Maybe Connect


Jedediah Purdy in The LA Review of Books:

EVERYONE I KNOW is reading, or means to read, Ta-Nehisi Coates and Elena Ferrante. These authors have very little in common, by the way such things are typically measured: they share neither genre, style, gender, race, nor nationality. What they do share is the sense of personal urgency, the hunger, they’ve created in readers. What does this response say about these writers, seemingly so different, and about all of us who have brought them together in our book bags, in mind and feeling? How have they arrested and occupied our attention?

Coates’s Between the World and Me appeals to readers’ desperation to see more clearly, feel more definitely, in a time of terrible racial violence. It resonates, too, with our doubts that justice is near, or possible, or even something much of the country wants. Ferrante’s novels — particularly her Neapolitan series, the final volume of which was just published — touch a nearer and quieter desperation. As Joanna Biggs wrote in a brilliant review essay, everyone she knows seems to have tumbled from Ferrante’s pages to some intense recollection of their own formative friendships and losses, their own most private and defining confusion and pain.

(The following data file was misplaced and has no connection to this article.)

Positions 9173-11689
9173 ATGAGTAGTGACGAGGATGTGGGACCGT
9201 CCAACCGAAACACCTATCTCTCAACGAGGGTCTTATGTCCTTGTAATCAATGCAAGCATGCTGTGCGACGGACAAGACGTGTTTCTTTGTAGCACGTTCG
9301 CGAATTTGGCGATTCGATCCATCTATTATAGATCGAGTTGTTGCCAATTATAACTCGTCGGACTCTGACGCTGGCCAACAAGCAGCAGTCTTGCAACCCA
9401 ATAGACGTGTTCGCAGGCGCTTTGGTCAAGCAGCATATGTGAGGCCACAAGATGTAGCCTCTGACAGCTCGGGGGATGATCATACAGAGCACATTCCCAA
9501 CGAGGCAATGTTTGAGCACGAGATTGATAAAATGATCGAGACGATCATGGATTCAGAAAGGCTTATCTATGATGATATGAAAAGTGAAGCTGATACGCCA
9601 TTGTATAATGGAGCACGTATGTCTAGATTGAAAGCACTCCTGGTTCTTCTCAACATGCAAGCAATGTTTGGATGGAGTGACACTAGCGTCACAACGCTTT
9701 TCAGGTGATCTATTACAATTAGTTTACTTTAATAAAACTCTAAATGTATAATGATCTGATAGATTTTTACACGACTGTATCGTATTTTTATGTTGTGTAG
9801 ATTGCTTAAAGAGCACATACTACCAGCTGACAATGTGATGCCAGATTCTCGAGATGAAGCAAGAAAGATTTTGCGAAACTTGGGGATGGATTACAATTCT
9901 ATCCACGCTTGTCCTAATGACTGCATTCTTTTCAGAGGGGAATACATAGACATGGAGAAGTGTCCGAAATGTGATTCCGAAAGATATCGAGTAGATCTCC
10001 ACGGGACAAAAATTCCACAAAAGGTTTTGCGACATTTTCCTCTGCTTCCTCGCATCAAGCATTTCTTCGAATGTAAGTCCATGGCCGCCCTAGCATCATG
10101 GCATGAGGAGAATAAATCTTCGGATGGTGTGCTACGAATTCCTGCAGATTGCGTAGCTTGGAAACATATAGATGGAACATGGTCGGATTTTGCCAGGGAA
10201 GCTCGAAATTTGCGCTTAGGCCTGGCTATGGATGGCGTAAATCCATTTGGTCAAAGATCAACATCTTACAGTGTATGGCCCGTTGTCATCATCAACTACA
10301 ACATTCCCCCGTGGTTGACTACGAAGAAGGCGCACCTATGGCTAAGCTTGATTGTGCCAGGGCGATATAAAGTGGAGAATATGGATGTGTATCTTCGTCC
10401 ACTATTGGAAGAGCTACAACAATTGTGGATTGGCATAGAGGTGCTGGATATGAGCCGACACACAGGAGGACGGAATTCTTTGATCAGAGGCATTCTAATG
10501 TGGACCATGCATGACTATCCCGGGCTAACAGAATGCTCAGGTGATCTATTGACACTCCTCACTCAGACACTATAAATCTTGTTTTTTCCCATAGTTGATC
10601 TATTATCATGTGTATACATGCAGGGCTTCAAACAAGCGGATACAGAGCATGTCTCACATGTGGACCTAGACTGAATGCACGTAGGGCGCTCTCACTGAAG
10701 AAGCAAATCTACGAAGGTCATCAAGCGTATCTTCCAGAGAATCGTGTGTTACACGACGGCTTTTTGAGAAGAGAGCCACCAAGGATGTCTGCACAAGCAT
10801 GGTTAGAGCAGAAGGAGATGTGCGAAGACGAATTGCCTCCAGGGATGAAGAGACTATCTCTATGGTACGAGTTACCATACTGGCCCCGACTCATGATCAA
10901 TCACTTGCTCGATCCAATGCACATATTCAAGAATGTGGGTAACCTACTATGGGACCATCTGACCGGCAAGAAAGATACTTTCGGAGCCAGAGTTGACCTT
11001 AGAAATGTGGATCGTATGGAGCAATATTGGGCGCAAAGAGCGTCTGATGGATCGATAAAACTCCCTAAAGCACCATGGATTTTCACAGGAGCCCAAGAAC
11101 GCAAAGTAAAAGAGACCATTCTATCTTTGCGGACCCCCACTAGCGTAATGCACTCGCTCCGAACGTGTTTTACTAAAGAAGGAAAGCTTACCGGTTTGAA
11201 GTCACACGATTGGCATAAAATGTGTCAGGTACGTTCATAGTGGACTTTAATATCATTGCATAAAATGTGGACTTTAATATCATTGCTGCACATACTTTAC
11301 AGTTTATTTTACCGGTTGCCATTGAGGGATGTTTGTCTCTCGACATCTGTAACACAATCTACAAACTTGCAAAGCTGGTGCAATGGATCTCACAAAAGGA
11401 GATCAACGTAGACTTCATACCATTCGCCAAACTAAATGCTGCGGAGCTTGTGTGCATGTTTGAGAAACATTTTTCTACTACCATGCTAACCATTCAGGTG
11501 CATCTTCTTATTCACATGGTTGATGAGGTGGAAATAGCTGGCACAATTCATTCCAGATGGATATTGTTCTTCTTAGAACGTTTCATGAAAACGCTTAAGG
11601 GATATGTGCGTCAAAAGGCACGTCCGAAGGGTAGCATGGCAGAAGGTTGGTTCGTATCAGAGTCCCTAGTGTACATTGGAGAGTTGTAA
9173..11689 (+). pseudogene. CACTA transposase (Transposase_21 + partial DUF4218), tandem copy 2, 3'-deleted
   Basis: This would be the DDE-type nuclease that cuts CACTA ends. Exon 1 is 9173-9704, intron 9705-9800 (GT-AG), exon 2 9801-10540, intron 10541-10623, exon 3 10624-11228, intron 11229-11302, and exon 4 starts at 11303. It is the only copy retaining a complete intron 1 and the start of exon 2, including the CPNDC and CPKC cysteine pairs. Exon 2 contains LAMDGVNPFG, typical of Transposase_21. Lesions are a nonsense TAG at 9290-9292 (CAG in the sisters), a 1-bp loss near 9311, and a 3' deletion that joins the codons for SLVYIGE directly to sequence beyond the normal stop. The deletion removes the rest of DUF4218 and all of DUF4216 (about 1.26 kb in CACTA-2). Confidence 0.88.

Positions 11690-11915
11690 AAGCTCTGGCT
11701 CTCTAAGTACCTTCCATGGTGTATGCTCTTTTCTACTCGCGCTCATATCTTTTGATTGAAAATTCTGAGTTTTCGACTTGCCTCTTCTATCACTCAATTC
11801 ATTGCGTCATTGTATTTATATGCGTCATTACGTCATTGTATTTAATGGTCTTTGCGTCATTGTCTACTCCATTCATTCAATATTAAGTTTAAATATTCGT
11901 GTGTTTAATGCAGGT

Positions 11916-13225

Yet in these books, both authors, seemingly knowing what readers have come asking of them, refuse to give it. They refuse on grounds that are formal, political, and, in a fashion, ethical. What joins these very different works is their refusal to be our books, to offer an easy connection, a place to rest that feels like clarity.

This is what makes the books documents of the moment. Their resistance to making connection and meaning co-exists with hunger for these. These authors argue, in their language as well as their stories and assertions, that you do not really know others, or yourself.

More here.